Fist of all*, I’d like to announce that e-book “Introduction to Windows Server 2016 (Russian Edition)” with my technical review and translation had been published and became available for download.
It was originally written for technical preview but this new edition has plenty fixes and additional notes with full adaptation to the current version of Windows Server. I believe we did the great work in a short time. If you find some typo or mistake, feel free to contact me. *I’m sorry..we’re way off topic..let’s back to Azure
Another important news that I’ve missed – Azure is going to support nested virtualization. However, only new Ev3 and Dv3 VM series, which are going out in December of 2017, will support it.
These VMs come with enabled nested virtualization and completely ready for guest VMs or Hyper-V containers. There are many scenarios where it’d be helpful. For instance, you can create smaller number of large VMs using Ev3 or Dv3 VMs with a full control of resource allocation for any guest VMs. I tested nested VMs in WS2016 and now I’m looking forward to test them in Azure as well.
P.S. hot news – Azure team has increased maximum disk size to 4096 Gb for both Premium and Standard disks. Hallelujah 🙂
Every organization needs a business continuity and disaster recovery (BCDR) strategy to keep data safe and react to unplanned or planned outage in the best way. Azure Site Recovery (ASR) significantly simplifies these processes providing replication, failover and failback functionalities for your major IT systems.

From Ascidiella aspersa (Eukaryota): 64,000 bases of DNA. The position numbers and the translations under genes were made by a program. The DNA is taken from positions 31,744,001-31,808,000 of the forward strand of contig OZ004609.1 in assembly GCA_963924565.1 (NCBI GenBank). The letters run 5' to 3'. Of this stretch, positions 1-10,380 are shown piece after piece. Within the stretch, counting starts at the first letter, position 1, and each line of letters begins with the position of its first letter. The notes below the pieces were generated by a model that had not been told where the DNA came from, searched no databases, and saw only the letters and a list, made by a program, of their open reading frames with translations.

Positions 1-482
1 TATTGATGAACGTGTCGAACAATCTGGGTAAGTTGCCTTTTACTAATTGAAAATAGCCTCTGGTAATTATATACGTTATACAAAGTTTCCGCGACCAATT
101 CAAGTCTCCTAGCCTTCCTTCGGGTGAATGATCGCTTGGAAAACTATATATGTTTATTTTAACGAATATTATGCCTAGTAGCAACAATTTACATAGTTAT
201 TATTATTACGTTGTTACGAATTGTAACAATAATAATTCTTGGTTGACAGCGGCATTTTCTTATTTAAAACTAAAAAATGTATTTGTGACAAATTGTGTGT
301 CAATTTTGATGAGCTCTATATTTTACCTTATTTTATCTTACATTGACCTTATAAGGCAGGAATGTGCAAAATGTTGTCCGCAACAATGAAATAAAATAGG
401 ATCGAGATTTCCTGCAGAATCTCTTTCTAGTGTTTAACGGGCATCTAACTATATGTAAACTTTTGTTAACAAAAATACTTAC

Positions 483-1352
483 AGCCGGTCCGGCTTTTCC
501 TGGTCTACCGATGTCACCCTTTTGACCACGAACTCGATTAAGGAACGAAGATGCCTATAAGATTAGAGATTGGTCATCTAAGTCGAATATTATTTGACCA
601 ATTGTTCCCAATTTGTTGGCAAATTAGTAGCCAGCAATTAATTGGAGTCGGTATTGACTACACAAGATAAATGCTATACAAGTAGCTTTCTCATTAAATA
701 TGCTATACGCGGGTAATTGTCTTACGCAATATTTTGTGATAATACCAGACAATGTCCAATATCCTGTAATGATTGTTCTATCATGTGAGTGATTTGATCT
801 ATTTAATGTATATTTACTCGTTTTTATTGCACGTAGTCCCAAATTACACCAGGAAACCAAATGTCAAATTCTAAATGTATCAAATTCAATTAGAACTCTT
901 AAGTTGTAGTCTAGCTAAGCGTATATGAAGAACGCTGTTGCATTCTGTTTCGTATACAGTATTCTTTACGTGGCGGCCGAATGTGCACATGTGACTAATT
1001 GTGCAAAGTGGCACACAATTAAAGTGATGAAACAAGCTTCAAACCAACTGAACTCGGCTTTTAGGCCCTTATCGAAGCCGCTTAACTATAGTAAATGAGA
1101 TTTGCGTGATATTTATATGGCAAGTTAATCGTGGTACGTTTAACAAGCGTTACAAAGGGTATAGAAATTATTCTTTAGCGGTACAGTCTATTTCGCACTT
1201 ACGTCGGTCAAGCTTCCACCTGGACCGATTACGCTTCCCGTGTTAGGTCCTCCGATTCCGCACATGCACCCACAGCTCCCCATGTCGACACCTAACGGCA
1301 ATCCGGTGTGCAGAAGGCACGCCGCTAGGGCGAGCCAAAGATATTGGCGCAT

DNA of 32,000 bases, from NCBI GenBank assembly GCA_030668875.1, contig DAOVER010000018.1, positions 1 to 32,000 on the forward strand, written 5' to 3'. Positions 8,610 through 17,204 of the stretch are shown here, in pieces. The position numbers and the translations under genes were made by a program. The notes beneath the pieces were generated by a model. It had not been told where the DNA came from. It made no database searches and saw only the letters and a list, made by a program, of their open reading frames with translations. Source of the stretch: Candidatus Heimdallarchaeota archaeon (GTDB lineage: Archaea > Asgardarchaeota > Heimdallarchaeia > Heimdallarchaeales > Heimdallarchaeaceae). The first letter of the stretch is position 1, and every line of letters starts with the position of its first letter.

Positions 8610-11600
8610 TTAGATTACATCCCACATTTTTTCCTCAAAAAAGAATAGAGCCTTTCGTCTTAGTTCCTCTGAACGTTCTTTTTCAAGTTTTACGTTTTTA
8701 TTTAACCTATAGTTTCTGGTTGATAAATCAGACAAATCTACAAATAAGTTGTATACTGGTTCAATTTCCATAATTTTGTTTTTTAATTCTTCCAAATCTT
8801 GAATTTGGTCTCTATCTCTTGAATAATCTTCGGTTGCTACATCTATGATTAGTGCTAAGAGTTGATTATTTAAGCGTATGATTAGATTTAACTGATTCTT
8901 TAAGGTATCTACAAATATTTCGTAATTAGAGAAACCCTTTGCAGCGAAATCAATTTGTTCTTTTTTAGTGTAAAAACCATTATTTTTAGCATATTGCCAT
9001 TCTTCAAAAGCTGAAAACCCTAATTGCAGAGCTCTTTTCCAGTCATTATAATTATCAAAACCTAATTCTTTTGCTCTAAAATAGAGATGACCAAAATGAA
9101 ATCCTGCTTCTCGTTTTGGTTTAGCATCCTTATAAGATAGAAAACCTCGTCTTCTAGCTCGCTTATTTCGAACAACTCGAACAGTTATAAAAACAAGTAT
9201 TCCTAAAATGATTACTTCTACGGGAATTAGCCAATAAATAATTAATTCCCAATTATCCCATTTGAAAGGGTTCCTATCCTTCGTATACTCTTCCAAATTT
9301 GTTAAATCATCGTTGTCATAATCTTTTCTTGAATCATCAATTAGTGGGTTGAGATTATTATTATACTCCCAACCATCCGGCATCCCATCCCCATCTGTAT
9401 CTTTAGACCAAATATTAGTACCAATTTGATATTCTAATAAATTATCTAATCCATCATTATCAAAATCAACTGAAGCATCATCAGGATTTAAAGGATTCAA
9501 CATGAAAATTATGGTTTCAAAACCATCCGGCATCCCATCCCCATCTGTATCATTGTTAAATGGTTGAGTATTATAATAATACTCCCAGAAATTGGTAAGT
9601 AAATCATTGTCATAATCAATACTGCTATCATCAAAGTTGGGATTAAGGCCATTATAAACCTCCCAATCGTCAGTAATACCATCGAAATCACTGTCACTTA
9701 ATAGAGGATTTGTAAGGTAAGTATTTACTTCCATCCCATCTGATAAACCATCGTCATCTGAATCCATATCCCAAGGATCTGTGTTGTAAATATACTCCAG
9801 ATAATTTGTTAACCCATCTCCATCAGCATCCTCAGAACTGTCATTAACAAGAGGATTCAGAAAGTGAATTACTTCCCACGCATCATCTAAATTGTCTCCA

ASR can be used in the following scenarios:
VMware VMs replication to Azure w/CSP (uses InMage Scout software)
Physical servers to Azure (uses InMage software as well)
VMware VMs/Physical servers to a secondary site (through InMage Scout)
On-premises Hyper-V VMs without VMM to Azure (Hyper-V Replica inside)
On-premises Hyper-V VMs with VMM to Azure (Hyper-V Replica inside)
On-premises Hyper-V VMs with VMM to a secondary site (Hyper-V Replica inside)
Multi-Tier applications (uses SQL AlwaysOn AG, for instance)
But yesterday Microsoft officially extended this list by adding possibility to replicate Azure IaaS VMs running on Windows/Linux to another region within the same geographic cluster.
Now, you may ask, why we need this if Azure already provides high-availability and reliability for every business critical workloads. Official statement says that it’s required by ISO 27001 and it’s compliance requirements.
Furthermore if you’d like to be able to completely meet BCDR strategy in the event of disaster and you are not happy with built-in Azure protection features – new option can also help (seamless failover and failback between different regions to keep RTO/RPO very low)
TIP: this ASR scenario is in public preview state for now.
As usual, you need to create ASR vault and enable replication for workloads. You should place ASR Vault at the TARGET location/region to make it work (wizard also checks it automatically).
It’s simple..if source location is down, ASR vault and resource groups will be also offline and your BCDR strategy will be failed –> ASR vaults should be always in the target region
I‘m using ASR created in UK West region and my workloads are running in West Europe DCs. Regions are in the same geographical cluster (Europe).
TIP: new managed disks and VMs scale sets are not supported + temporary disks always excluded from replication
You don’t need to prepare target infrastructure. ASR does almost all “dirty”” work by itself (network mapping, target networks/groups and storage/cache accounts + availability sets if they are in use in the source region) Continue reading “Disaster recovery for Azure IaaS VMs”